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Lessons Learned From 2012's Cancelled NYC Marathon

By Scott Douglas, Runner’s World
10/29/2013 10:57:33 AM

Superstorm Sandy pummeled the New York City area on October 29, six days before the 2012 marathon. While the storm left almost 100,000 homes damaged or destroyed and 2.2 million residents without power, it did not prompt an immediate cancellation of the race.

The scathing criticism started immediately: Runners and the public accused the New York Road Runners, which organizes the race, of being tone-deaf to the suffering throughout the city, and especially on Staten Island, where the marathon starts. Less than 40 hours before the start, Mayor Michael Bloomberg canceled the event. Runners were furious (an estimated 40,000 were already in the city or the tri-state area). The NYRR then made no meaningful public statements in the more than six weeks between cancellation and its announcement regarding options for 2012 registrants-a move that came off as clueless in an age when runners are used to constant communication with races via social media. Here, NYRR CEO Mary Wittenberg acknowledges where the NYRR fell short and how this year's race will be different.

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Image by Mark Peckmezian

What lessons did the NYRR learn from what happened last year?

To constantly communicate with runners and media, even if it means saying, "We're working on it." We need to over communicate with our runners through social media and e-mail. Both before and after the race was canceled, we didn't update enough. We were always waiting until we knew what to share. We went really quiet in a way that's not like us, and when our runners needed us most, they didn't have that flow of conversation.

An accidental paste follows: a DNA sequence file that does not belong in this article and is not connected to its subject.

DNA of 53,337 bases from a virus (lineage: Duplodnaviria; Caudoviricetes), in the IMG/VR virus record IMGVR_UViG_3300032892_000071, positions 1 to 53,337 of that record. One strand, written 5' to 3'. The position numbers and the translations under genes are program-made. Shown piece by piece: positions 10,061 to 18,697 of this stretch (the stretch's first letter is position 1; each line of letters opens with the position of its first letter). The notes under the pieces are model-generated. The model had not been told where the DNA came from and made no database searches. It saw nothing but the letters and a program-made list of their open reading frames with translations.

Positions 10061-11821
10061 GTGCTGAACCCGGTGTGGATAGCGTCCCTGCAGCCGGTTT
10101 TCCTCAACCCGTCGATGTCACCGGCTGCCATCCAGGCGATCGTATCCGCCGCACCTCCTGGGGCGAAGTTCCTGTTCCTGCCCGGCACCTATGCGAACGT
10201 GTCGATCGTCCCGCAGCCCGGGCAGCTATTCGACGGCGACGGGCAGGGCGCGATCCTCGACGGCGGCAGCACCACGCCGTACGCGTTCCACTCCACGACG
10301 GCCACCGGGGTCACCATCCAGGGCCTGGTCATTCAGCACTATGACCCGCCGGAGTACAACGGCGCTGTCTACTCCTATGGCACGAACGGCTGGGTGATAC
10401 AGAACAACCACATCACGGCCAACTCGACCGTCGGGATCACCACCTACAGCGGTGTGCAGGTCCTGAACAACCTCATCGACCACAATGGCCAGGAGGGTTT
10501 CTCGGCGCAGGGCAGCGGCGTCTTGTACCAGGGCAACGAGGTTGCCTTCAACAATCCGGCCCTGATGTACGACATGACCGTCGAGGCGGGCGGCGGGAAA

In what ways do you plan to upgrade communication?

For anything requiring specific attention, we'll send out e-mails, social media posts, and digital alerts. For race day, we'll have an Event Alert System-color-coded flags at the start, finish, and medical stations along the course will communicate course conditions based on weather and other factors (low: green, moderate: yellow, high: red, and extreme: black). All runners should remain alert for directions from race officials. We'll have a hotline number printed on bibs and credentials, and we've deployed an Interactive Response System-when you call and enter a bib number, you'll be informed if your runner passed the finish or is in a medical facility. If it's the latter, you'll be transferred to a person who will direct you to the correct hospital.

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Does NYRR plan to communicate more frequently during the year?

We've made great strides: We've hired a Director of Digital and Social Media, a Social Media Manager, and a Director of Runner and Member Services. Our new communication initiatives include the launch of MyNYRR (an online tool that helps runners register for races, find volunteer opportunities, and join classes), a feedback panel for runners to comment on NYRR policies and potential plans, a reinvigorated Facebook community, and improved engagement with club teams.